Nietzsche's philosophy was built as both a prophecy of future philosophy and a call to arms. His target was the philosophers of the future, who would rebel against all philosophical norms that exist within the modern world. In this paper, I examine the elements of these new philosophers, including a strong skepticism towards modernity, a revaluation of the strong individual, and a rejection of current philosophical thought. Upon evaluation of these traits, I bring to light a further trait that has escaped examination. Nietzsche's philosophers of the future would reject the systems and traditions of philosophy, seeking their own expression of philosophy through other means. Utilizing Boris Groys' understanding of Antiphilosophy as a sister to Antiart, we can understand Nietzsche's new philosophers to be antiphilosophical, not just in thought, but indeed. With this understanding, I make a short case for an examination of contemporary metal music as the current fertile ground of organic Nietzschean thought. As a continuation of the musical traditions set by Wagner, metal contains many of the elements Nietzsche claims his new philosophers would espouse as their guiding principles. Studying this sub-group of contemporary music, we could hope to extract a more nuanced understanding of modern underground Nietzschean thought that has escaped examination thus far. This is a video of the presentation, "The Evil Song You Sing inside Your Brain: The Antiphilosophical Growth of Nietzsche's New Philosophers " given at the 2022 Undergraduate Projects & Research Conference at Salt Lake Community College. The presenter: Austin Karn. The video can be accessed via YouTube here: https://youtu.be/Bgga2r8gb6w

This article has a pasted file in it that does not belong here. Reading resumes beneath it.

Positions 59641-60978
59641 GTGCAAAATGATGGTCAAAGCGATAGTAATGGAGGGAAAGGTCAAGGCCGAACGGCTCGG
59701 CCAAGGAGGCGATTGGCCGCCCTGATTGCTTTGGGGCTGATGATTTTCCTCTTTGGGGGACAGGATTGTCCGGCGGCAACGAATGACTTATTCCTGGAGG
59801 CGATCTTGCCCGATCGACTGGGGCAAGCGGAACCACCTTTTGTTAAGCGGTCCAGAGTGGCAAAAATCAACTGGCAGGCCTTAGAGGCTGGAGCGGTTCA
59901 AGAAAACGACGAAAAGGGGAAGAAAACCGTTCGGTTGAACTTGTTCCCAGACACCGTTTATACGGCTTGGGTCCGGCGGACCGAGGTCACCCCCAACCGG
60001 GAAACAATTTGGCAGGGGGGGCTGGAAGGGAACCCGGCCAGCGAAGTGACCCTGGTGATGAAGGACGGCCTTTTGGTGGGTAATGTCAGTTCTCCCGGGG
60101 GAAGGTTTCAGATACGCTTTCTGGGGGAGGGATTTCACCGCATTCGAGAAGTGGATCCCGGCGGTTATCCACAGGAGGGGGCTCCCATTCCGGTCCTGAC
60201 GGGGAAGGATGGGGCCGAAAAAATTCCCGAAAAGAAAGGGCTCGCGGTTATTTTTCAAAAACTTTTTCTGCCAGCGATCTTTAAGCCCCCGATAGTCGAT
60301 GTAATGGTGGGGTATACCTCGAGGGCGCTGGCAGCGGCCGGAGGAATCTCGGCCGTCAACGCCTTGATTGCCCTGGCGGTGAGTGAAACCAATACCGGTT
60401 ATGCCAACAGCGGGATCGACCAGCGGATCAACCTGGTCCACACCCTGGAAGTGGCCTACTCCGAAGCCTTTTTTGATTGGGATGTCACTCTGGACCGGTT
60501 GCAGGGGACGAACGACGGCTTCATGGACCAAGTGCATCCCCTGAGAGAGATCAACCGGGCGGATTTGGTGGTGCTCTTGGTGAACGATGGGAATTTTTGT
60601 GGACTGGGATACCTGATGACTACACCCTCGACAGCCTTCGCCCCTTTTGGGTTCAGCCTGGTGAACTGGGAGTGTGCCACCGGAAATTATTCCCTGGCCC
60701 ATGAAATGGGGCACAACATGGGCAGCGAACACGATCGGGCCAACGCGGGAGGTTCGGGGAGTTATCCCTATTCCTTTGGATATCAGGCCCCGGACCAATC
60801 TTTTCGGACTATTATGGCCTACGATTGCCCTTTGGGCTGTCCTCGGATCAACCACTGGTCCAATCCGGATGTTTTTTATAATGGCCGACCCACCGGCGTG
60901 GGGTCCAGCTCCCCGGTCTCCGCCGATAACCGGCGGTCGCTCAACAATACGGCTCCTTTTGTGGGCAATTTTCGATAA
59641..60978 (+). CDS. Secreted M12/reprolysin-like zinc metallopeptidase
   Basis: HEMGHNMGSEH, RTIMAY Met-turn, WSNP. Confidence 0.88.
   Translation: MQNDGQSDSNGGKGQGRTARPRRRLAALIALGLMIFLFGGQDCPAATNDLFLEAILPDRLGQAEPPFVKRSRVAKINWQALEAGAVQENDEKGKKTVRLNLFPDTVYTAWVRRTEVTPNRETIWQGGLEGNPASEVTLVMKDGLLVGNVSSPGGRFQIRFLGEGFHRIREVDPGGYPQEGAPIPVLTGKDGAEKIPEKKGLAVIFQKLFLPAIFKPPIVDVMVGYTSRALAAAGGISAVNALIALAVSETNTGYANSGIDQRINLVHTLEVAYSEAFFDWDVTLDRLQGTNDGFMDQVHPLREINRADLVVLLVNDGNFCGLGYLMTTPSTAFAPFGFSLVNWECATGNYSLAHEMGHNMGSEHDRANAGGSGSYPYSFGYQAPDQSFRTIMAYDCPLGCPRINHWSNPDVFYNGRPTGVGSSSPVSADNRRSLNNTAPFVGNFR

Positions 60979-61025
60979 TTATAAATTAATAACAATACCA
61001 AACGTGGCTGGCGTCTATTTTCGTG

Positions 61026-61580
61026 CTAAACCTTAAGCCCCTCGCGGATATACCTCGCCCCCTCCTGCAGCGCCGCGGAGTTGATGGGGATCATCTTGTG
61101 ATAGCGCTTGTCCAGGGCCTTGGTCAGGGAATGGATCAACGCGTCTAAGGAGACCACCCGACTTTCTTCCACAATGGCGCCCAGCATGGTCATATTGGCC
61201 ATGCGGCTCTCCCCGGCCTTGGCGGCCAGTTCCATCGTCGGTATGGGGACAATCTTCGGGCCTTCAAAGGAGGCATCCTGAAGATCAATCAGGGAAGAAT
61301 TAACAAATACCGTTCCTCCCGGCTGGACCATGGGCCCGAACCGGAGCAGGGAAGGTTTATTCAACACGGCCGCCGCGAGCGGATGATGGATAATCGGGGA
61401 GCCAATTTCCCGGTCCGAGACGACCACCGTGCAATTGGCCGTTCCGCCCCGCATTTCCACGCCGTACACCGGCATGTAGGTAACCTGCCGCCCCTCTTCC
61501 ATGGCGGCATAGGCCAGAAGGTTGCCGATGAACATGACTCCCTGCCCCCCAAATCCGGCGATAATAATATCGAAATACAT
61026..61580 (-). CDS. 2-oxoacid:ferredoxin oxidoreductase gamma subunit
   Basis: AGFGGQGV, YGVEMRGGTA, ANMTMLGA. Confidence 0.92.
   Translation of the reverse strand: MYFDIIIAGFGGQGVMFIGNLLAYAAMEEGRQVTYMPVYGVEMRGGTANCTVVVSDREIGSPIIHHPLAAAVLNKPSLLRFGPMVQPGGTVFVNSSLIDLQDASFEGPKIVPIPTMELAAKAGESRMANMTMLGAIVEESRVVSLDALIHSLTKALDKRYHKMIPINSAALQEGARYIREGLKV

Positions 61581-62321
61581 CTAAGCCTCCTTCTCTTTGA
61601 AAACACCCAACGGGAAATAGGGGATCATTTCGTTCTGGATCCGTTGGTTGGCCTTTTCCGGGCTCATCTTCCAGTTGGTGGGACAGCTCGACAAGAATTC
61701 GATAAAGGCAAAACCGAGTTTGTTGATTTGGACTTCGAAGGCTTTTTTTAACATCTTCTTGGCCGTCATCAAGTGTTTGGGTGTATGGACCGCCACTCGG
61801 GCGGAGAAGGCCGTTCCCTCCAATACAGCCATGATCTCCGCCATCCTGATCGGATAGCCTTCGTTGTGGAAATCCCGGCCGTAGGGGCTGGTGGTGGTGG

Video recording of presentation at UPRC created by Salt Lake Community College and hosted on YouTube Channel SLCCTV Vid Archive.- This Item is protected by copyright and/or related rights. You are free to use this Item in any way that is permitted by the copyright and related rights legislation that applies to your use. For other uses you need to obtain permission from the rights-holder(s).